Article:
The Family Dynamic as Cultural Zeitgeist: Comparing the Novels of Jonathan Franzen and Jeffery Eugenides; Nov 8-10, SAMLA
While Jonathan Franzen has "persistently claimed natural descent from Don Delillo," readers have continually compared Franzen to Jeffery Eugenides on the basis of their mutual exploration of Midwestern and generational heritage. Indeed, as Evan Hughes points out, Franzen and his contemporaries have been engaged "in a kind of generational struggle to make sense of the post modern literary legacy . . . especially as a guide to writing about the new, weird America of the eighties and nineties."
Keeping this idea in mind, the following panel welcomes submissions of original essays that examine the use of family and place in the novels of Jonathan Franzen and Jeffery Eugenides. Particularly, how do these writers intertwine their descriptions of families living in a particular time and place with the story of larger American society and institutions? Or, how do the vices and failings of these families and their value systems mirror the larger failings of American corporations, social movements, government, etc? What do these approaches say about the challenges and/or possibilities facing contemporary writers wishing to engage in social commentary through their work?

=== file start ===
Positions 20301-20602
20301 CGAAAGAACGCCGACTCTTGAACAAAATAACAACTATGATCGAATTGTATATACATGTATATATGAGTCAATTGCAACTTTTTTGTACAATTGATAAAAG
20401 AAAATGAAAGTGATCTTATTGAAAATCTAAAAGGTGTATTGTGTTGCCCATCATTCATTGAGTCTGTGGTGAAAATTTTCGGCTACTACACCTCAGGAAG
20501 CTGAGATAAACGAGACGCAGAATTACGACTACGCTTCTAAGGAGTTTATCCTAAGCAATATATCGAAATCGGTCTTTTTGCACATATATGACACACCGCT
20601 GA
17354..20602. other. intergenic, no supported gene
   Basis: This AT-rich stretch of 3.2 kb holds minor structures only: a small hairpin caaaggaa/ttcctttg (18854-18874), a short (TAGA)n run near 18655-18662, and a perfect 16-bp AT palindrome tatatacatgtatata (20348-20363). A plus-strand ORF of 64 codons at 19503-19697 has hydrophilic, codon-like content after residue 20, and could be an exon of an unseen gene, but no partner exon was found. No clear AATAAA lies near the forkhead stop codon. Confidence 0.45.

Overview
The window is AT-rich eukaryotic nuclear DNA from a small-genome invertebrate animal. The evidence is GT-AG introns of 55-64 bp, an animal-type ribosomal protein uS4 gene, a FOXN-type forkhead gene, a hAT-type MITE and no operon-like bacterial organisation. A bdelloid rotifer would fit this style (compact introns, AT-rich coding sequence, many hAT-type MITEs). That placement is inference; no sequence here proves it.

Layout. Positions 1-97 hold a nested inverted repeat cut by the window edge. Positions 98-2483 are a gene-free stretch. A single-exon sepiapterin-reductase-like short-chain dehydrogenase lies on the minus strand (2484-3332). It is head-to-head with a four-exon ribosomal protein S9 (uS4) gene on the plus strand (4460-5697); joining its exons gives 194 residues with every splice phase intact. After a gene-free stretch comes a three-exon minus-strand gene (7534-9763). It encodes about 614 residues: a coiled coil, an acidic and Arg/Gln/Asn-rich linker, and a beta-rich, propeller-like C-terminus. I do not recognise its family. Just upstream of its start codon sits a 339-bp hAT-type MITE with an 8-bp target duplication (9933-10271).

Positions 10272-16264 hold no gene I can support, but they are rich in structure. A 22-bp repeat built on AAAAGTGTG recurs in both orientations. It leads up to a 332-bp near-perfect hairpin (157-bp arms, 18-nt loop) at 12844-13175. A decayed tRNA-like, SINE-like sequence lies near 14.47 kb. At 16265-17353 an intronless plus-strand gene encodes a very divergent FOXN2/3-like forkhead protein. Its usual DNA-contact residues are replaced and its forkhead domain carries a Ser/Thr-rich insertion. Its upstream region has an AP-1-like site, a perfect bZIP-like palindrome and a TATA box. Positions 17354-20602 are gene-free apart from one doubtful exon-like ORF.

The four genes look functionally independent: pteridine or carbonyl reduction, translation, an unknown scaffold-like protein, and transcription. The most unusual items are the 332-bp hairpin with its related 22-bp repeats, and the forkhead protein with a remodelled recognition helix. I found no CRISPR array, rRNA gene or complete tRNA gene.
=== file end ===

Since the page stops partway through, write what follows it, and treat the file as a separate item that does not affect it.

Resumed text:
Please submit abstract of no more than 500 words to Dotterman@adelphi.edu by June 10, 2013.